"In the late 1960s and early 1970s, advocates of legal abortion mostly used the term rights when describing their agenda. But after Roe v. Wade, their determination to develop a respectable, nonconfrontational movement encouraged many of them to use the word choice - an easier concept for people weary of rights movements. At first the distinction in language didn't make much difference, because the law seemed to guarantee both. But in the years since, the change has become enormously important." "In Beggars and Choosers, Rickie Solinger shows that historical distinctions between women of color and white women, between poor and middle-class women, persisted and were used in new ways during the era of "choice." Politicians and policy makers excluded certain women from the class of "deserving mothers" by using the language of choice to create public policies concerning everything from Medicaid funding for abortions to family tax credits, infertility treatments, international adoption, teen pregnancy, and welfare. Solinger argues that a guarantee of "choice," when the word is imbued with the old prejudices of class and race, is a shaky foundation on which to build our concept of reproductive freedom."--BOOK JACKET.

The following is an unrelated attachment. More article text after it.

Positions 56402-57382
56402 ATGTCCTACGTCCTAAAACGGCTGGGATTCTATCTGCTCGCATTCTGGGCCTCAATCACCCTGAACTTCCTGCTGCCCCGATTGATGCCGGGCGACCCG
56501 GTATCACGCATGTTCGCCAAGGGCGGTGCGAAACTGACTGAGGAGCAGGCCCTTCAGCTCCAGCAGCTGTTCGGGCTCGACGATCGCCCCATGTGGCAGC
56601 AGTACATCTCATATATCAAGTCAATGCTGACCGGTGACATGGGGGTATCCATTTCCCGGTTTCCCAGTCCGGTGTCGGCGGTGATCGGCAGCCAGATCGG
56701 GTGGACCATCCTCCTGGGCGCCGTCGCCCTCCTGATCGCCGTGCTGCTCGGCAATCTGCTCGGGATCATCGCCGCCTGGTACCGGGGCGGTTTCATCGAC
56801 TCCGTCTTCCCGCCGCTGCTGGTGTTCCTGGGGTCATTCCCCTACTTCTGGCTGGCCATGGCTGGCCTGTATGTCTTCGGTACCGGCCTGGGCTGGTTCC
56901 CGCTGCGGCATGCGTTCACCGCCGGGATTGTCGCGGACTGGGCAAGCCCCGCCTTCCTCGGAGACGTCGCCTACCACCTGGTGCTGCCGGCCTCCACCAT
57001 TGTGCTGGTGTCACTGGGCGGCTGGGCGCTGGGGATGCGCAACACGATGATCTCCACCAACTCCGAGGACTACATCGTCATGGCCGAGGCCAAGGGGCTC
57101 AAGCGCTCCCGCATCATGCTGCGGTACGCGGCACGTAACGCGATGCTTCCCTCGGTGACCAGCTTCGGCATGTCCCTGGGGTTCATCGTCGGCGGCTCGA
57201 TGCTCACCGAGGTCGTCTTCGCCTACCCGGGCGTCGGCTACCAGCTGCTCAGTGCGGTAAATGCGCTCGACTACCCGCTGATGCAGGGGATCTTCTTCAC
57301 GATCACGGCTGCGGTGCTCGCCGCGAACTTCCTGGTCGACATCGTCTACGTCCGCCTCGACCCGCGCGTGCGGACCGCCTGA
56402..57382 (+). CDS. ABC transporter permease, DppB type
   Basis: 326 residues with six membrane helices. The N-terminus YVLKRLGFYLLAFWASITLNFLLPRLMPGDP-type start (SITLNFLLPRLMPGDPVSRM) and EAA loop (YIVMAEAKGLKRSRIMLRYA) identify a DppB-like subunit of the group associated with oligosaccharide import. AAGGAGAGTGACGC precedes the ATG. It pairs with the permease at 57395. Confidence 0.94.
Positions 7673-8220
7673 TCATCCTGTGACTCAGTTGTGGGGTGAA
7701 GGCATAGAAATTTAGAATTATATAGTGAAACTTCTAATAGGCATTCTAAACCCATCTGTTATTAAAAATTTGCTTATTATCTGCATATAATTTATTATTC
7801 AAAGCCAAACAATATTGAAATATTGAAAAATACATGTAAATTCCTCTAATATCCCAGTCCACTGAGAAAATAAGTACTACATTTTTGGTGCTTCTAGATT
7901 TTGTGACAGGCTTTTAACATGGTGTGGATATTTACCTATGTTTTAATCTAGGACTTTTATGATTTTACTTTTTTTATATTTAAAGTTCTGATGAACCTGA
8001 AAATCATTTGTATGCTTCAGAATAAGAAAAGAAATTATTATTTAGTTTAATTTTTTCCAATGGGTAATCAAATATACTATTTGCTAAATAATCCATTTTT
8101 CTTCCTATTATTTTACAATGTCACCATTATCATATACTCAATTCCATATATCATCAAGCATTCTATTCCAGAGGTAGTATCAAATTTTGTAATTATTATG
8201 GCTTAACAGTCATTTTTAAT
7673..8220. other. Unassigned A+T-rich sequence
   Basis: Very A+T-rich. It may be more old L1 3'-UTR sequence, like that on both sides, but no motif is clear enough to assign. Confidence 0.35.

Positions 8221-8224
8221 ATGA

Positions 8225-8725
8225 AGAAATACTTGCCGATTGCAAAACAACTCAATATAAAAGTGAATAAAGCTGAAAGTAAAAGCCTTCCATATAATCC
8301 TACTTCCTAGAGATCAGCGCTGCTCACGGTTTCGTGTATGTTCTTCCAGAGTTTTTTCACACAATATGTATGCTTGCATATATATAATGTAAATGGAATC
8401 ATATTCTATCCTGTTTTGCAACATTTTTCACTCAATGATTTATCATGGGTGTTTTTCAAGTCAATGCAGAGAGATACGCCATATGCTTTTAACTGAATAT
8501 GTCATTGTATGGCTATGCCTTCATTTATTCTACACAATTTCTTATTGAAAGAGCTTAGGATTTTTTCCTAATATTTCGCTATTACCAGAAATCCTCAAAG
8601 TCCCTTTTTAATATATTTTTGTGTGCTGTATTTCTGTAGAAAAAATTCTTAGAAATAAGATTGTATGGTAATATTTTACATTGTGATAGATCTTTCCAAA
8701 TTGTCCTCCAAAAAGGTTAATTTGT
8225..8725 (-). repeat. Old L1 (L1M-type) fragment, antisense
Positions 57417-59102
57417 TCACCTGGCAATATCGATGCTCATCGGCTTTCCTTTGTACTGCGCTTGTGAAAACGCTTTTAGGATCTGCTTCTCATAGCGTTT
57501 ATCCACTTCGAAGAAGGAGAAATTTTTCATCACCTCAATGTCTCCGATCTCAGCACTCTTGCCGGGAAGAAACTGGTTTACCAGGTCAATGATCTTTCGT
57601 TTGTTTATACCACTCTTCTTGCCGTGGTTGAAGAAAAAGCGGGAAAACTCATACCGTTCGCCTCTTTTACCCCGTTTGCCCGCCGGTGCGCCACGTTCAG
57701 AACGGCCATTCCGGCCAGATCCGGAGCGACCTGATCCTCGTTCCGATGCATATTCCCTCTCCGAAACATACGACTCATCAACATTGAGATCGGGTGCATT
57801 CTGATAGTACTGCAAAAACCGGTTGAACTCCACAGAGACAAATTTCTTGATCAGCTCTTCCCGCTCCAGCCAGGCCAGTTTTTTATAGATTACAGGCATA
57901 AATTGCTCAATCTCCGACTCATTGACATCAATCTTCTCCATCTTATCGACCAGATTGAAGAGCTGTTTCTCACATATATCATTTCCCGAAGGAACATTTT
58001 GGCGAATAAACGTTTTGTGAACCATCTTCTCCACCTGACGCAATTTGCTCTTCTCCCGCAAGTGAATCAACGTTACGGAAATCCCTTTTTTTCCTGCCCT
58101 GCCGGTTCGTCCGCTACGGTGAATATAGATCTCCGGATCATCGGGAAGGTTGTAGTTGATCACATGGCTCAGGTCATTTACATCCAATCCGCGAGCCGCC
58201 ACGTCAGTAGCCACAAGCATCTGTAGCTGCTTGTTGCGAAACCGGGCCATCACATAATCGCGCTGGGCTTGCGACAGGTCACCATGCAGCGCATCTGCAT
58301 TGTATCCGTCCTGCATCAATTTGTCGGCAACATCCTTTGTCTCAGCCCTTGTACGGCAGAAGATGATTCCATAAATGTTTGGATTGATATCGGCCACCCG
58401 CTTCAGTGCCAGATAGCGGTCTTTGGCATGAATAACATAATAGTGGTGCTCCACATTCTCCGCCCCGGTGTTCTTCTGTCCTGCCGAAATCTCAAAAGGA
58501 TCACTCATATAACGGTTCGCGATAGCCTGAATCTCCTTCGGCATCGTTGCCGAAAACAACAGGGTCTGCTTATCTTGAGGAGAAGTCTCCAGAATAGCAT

1. Choice Is a Moving Target -- 2. Justifying Choice: The Back Alley Butcher as Spectral Icon -- 3. Claiming Rights in the Era of Choice: Part I: Awakenings -- 4. Claiming Rights in the Era of Choice: Part II: Concerned United Birthparents -- 5. Constraining Choice: Welfare Queens as Illegitimate Consumers -- 6. Motherhood as Class Privilege in America: A Public Policy Project
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